In practice, we will be counting on many things to go right in a predetermined sequence in other for this to work. Given that we designed this BCDR Plan months or years ago, the heat of the scrambles to recover from the Disaster event and restore services is not the right time for us to discover that we needed to have powered on the DCs before we brought up the SQL Servers. And, oh, the front-end App Server shouldn’t have come up yet, either. And, when was the last time we replicated the Servers and which of the Domain Controllers is the Operations Master?

The Cluster’s Listener address has to change? What does that even mean, and what the double-double is this “VM Generation ID” thing you are talking about? No, my hair is not on fire! You are on fire!

“Cold” Site as a BCDR option saves Enterprises money. On the other hand, it makes their BCDR “Plans” less of a “Plan” and more of a “Prayer”. And, this, is why some Enterprise fail hard, when they have a Disaster event.

The VMware Site Recovery Manager (SRM) has been VMware’s proven Solution for Enterprises’ BCDR pains for over 10 years now. SRM does only one thing, and does it exceptionally well – it helps Enterprises protect their virtualized Business-Critical VMs and the Applications they host, configure repeatable workflow for their recovery and execute the associated recovery plans with just a few clicks. With SRM, you not only get to better automate your BCDR Plan, you also get to test, validate and tweak them, on-demand, without interrupting your Production environment.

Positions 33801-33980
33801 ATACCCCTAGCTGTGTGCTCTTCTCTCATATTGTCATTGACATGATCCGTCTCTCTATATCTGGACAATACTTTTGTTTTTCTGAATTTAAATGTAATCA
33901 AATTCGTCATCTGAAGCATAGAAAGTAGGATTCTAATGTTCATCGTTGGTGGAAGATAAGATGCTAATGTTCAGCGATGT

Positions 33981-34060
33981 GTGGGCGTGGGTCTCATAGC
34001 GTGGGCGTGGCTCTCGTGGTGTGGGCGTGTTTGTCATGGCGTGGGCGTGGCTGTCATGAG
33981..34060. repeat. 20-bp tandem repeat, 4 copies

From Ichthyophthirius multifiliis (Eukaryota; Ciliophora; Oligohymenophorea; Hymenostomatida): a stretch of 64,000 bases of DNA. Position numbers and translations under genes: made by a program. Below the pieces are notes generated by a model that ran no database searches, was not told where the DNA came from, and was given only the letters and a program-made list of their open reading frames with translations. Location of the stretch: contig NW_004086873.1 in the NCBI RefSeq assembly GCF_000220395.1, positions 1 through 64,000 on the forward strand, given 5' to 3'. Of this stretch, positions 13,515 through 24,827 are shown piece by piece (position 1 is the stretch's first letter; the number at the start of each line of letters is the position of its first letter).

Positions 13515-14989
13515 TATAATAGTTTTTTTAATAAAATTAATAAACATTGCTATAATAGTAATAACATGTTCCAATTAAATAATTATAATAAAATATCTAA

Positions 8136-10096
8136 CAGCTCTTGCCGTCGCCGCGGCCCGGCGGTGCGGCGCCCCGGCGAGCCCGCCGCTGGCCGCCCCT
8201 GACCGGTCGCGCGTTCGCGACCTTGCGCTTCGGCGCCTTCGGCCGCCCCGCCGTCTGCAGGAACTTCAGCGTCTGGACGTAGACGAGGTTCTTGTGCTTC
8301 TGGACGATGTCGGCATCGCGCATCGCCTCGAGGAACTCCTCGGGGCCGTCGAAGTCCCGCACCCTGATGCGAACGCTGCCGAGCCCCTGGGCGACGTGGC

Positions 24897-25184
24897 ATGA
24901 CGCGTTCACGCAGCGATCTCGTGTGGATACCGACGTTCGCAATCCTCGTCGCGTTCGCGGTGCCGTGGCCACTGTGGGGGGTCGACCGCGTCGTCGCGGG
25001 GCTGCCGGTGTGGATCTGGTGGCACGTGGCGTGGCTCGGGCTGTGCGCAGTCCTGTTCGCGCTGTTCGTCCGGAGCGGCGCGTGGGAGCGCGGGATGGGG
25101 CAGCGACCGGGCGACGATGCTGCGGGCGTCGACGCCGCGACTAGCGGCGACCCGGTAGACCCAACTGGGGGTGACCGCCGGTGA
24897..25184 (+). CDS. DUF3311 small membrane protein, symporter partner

Because, with SRM, the protected copies of the Workloads are always in “Cold” state, SRM also helps Enterprises achieve the cost-minimization requirements of their BCDR Plans – without jeopardizing their recovery success rate. Combined with the benefits and flexibility of any of the VMware Hybrid Cloud offerings (from AWS, Microsoft, Google, IBM, Alibaba, etc), Customer enjoys the benefits of a “Secondary Site” without the associated cost implications of operating or managing a physical Datacenter solely for the purpose of implementing an optimal Business Continuity and Disaster Recovery Plan.

The narrative continues in “Protecting and Recovering Mission-Critical Applications in a VMware Hybrid Cloud with Site Recovery Manager“, with step-by-step walk-through and sample scripts added in as a bonus. Download it, read it, use it, and don’t forget to tell us how you think that we can improve it.

Thank you.